Monday, July 18, 2011

Wild Bears in Alma

My great-great-grandfather Stephen E. Jeffery of the Centerline Rd. Alma, had a few bear encounters in his lifetime.  Stephen was one of the earlier settlers to the Centerline Road area. Below is an illustration I drew interpreting the early look of the homestead.

Below:  An article which appeared in the Alberton Pioneer on March 7, 1877.
      On Monday the 5th while Mr. Stephen Jeffery of Lot Three was in the woods his dog discovered a bear which had taken up its winter quarters under the roots of a large tree that had blown down.  Mr. Jeffery having cleared away the roots and bush found a she bear with 2 cubs.  The two cubs were then taken by Mr. Jeffery to be raised by him.

Below: Photo of Stephen E. Jeffery (1830-1911) and his 3rd wife Jane Collicutt - photo taken around 1900.
Below:  An article which appeared in the Summerside Journal-Pioneer, c.1967

   Some time ago, Mr. F.H. Mac-Arthur in an article in your paper, wrote about wild bears on Prince Edward Island and suggested it might be interesting to know when the last wild bear was killed in this province.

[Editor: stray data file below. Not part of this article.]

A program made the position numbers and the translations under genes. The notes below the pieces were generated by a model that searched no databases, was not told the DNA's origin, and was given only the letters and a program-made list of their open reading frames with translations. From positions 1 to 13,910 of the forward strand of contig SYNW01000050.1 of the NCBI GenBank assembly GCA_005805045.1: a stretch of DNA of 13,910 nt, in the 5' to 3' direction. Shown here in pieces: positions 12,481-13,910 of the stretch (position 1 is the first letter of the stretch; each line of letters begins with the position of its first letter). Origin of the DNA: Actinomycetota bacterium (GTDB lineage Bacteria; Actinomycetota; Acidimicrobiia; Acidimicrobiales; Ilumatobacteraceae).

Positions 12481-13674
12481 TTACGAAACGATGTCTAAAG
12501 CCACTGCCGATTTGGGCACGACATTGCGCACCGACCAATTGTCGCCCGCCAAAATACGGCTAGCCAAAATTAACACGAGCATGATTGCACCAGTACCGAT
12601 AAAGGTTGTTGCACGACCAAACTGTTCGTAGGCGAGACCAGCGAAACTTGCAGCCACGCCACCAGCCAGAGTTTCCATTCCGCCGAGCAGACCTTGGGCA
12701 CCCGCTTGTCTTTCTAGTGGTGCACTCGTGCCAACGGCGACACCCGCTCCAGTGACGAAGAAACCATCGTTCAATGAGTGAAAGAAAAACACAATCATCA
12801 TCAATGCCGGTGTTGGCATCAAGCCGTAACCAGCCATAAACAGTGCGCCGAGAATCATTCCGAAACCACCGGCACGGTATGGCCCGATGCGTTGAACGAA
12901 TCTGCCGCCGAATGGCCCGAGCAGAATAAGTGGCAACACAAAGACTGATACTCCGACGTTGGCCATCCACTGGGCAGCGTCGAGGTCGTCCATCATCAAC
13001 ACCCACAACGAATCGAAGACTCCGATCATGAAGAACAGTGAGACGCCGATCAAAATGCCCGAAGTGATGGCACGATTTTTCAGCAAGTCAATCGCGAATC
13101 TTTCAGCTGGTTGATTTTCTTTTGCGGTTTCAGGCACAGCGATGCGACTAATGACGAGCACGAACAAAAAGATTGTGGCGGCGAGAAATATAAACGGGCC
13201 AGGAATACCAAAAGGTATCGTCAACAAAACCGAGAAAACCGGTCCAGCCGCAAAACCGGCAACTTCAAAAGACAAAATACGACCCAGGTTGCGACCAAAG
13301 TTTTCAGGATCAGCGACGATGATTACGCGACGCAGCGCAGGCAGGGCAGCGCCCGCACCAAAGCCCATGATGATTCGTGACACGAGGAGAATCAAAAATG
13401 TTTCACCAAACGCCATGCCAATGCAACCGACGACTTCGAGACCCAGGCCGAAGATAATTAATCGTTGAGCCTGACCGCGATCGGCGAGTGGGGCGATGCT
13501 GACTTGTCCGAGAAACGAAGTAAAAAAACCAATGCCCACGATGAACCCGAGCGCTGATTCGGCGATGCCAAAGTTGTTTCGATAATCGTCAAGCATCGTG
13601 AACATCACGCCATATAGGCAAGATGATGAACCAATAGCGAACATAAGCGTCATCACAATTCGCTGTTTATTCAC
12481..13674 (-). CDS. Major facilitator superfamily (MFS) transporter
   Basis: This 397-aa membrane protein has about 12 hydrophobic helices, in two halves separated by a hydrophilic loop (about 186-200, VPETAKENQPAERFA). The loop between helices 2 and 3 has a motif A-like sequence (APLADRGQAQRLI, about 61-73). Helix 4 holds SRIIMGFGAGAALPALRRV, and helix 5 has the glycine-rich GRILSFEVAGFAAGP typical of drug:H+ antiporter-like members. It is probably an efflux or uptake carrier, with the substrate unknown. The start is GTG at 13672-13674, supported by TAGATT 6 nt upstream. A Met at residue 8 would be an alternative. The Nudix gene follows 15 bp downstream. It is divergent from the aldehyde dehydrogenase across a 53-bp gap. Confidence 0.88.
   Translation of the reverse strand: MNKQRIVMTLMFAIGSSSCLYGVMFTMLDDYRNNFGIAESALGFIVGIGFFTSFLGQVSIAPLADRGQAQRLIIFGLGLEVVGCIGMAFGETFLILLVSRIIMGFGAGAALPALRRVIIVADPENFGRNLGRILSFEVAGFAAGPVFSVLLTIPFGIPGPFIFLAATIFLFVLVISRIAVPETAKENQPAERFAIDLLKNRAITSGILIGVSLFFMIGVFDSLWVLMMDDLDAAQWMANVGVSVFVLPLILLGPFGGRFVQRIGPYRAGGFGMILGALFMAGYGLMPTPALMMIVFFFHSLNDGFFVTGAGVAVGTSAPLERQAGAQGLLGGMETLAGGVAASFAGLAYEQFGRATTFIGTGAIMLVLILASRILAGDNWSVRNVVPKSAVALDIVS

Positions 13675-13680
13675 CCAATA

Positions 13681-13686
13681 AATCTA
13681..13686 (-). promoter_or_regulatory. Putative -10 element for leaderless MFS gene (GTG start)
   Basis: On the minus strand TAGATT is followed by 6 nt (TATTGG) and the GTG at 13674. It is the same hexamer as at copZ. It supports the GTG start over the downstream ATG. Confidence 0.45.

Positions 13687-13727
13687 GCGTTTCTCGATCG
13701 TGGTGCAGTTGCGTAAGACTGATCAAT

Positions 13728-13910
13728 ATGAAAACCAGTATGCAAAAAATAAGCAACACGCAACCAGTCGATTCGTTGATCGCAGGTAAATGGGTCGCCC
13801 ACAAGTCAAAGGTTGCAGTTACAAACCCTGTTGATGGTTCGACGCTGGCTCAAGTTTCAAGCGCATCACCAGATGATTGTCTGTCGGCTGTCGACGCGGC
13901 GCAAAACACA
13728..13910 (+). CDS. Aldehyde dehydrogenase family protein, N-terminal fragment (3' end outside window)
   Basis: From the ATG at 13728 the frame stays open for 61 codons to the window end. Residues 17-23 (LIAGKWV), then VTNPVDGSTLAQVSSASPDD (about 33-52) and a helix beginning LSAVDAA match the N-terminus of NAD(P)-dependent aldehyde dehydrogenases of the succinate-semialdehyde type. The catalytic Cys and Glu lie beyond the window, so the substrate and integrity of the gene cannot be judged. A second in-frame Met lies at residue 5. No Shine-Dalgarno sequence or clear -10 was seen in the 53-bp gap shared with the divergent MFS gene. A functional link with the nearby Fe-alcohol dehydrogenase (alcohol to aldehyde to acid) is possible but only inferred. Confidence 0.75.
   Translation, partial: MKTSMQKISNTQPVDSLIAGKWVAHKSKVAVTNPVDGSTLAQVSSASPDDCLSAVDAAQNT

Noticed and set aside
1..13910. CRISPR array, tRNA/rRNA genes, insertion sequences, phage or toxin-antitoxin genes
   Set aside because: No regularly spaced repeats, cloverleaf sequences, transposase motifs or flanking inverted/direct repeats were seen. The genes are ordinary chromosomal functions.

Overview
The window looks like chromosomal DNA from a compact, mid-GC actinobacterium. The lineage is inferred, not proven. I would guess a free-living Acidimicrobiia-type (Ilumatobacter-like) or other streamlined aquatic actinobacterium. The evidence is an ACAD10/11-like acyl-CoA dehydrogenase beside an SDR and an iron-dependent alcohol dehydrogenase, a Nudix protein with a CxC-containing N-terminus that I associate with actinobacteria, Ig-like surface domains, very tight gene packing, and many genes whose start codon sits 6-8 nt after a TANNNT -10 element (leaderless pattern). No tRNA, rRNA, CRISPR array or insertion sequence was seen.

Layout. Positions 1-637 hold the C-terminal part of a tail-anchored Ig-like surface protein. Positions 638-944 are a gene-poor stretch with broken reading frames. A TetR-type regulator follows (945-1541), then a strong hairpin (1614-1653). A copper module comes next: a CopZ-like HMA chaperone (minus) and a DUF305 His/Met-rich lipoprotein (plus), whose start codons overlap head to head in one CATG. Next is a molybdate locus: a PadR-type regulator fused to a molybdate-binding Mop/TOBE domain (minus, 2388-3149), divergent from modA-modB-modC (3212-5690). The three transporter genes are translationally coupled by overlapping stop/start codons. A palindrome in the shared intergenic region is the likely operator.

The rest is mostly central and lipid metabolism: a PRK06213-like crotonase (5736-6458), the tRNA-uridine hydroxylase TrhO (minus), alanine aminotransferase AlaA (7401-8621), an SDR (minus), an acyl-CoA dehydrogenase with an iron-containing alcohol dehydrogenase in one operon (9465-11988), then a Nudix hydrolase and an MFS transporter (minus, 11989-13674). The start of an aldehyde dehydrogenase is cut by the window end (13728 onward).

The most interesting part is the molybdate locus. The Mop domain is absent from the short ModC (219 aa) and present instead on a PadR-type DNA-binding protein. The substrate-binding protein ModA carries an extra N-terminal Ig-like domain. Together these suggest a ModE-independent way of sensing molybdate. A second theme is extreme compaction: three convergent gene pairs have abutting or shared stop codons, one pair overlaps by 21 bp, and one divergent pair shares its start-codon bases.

It is not my intention to attempt to supply that information but I do think that the following might be of interest.  The subject of this is one Stephen Jeffery, who was one of the first settlers in the Alma, Lot 3 area.  He shot and killed a wild bear in the woods, at or near the dividing line between Lots 2 and 3, now known as Alma and St. Louis area.  Mr. Jeffery saved the hide of this bear and it was shown to me by one of the Jeffery family, sometime around the turn of the century. 
   I have reason to believe that that bear’s hide is still there as the property has been in possession of the Jeffery family ever since and the present family living there is raising the fifth generation of the Jeffery’s in this case. 
   I have no idea how many wild bears might have been killed since Mr. Jeffery killed this one, but I do think that a wild bear, skinned would be a rare thing to find anywhere in this province.  The above-mentioned bear must have been killed in the last century.
W.B. McLellan, Alma, PEI

Below:  The Stephen E. Jeffery Homestead as it appears today.

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